We Are The Gods of Small Things
by Hamish Campbell, Pearlfisher
We all want recognition for the next big brand idea, kudos for the next prestigious award – we’re lying if we say we don’t. There’s no feeling like that accolade and recognition from both peers and clients. But I think as an industry we often forget that the biggest and most significant pat on the back for a design agency comes from the invisible triumphs.
Great brand design feels inherent to the brand itself, as though the new design has always been, and always will be. A vast majority of the day-to-day design work we do is the rebrand, the redesign and the refresh. Call it what you will - the best agencies are able to create seamless design for brands, so true to the heart of their clients that consumers may notice it, but will forget in an instant that there was any other way for it to be.
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We recently redesigned the packaging and architecture for Starbucks packaged coffee. We often show this work as an example of the type of work that we do, and the most common reaction to this work is: nothing. And why is that? Because they’re unsure what we did design-wise for this brand. It is only when we flip to the ‘before’ image of Starbucks’ previous packs that they remember that the design that they associate with Starbucks packaged coffee has not always been. The new design has actually been out for less than a year. And, it’s a hugely positive sign that people are forgetting that it didn’t always look the way it does now.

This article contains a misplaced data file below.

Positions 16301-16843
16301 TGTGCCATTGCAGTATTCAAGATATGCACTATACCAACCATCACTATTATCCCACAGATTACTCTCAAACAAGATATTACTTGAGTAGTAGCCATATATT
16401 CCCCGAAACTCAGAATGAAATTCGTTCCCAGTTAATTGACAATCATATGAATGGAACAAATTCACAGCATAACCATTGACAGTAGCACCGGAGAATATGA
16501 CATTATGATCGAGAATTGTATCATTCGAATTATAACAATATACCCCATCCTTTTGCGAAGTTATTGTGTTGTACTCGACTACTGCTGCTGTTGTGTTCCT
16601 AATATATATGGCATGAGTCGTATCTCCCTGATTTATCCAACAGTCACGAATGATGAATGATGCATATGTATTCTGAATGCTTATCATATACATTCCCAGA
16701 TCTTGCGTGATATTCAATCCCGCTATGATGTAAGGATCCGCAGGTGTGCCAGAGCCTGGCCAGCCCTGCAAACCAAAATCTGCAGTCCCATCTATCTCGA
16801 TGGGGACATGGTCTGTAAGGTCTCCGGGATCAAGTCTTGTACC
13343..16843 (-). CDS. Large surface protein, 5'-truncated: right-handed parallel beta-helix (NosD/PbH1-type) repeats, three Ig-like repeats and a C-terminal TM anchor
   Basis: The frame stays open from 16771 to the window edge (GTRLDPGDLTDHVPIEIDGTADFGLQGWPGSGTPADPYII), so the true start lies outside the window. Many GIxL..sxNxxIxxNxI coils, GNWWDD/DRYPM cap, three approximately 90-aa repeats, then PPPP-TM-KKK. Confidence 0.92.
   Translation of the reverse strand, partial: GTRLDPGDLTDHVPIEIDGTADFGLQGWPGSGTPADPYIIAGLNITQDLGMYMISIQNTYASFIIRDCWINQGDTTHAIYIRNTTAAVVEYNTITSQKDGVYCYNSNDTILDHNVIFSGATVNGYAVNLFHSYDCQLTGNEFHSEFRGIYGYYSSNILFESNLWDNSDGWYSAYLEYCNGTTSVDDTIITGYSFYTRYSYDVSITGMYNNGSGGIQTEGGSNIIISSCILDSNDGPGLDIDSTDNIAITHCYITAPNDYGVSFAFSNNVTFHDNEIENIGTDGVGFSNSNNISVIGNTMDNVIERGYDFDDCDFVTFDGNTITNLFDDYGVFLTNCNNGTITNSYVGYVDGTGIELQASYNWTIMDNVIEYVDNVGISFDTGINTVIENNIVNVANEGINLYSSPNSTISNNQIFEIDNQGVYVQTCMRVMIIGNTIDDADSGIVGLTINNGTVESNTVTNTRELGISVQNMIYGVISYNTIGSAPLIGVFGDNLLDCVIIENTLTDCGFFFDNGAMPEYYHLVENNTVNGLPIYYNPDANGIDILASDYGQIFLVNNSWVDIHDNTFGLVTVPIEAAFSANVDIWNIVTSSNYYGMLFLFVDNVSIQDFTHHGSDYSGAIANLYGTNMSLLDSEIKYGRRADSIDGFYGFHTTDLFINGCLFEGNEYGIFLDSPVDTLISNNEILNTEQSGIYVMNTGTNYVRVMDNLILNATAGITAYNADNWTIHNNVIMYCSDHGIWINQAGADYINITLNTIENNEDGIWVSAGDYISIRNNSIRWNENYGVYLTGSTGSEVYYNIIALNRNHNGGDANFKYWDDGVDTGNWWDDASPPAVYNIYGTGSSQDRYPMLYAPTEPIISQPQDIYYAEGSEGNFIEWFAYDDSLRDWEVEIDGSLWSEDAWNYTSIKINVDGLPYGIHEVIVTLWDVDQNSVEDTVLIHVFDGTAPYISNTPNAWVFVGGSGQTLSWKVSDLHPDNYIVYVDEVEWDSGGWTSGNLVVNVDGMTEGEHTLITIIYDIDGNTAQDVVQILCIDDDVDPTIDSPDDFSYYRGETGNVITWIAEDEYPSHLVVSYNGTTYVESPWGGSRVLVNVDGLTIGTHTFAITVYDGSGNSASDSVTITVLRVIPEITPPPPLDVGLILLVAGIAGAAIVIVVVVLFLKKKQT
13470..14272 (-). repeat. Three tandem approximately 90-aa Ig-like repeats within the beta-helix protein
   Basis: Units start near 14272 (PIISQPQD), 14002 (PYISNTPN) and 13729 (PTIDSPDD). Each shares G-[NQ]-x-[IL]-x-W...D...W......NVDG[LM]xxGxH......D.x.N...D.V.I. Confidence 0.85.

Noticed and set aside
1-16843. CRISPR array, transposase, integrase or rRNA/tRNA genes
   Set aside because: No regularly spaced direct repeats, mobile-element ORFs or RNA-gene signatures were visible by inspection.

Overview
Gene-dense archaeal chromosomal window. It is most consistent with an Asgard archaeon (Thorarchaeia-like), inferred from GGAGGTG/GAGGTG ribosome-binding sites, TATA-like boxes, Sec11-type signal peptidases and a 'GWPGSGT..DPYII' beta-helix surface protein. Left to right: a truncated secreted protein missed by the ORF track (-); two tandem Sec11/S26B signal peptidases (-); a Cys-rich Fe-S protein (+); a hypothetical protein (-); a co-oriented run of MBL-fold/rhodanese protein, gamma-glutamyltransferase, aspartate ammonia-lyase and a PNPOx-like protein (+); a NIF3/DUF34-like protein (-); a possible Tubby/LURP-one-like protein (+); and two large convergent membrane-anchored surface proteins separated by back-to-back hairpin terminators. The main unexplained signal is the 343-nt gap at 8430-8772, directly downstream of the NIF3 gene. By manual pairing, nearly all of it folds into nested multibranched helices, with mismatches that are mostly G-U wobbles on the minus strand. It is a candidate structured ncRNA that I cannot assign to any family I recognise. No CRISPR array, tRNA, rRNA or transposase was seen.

Yes, we’re proud to have produced a seamless and intuitive design but I haven’t used this project to just massage our egos – it’s just a good example. It’s not about us: Pearlfisher. It’s about us: the entire brand design industry. Ego is detrimental to good design. Our job is to make our clients look good, not to force our views or aesthetics on brands, but rather to build relationships with incredible companies who are doing visionary things and help them bring their brand to life in ways that create meaningful change.
Brands can’t sit still. And they can’t be scared of change. Change is good. But it’s also about recognizing the opportunity for change and not just changing for the sake of changing. Design is commissioned to create the right kind of change and to help successfully and creatively develop a brand. Before making any changes brands should ask: What makes us iconic? What can remain the same and what can be reinterpreted? What is the most appropriate way to do this? It's about both preserving and cherishing the right part of the visual brand equity - so that people still know it and love it, regardless.
Kelloggs is a great example. The design for Kellogs has remained iconic and true to the heart of the brand for years, despite its significant visual evolution. Domino’s, USA Today, and Tazo are three more household names that have changed in the past year. Through good design, they also still feel like the same iconic brands we know and love – and that have been part of our lives forever.
Take a look around. Maybe you’ve seen what we’ve done for brands. Maybe you haven’t, or just don’t know that you have. But, you love those brands – you want those brands. And that is the best kind of recognition we (designers) could wish for.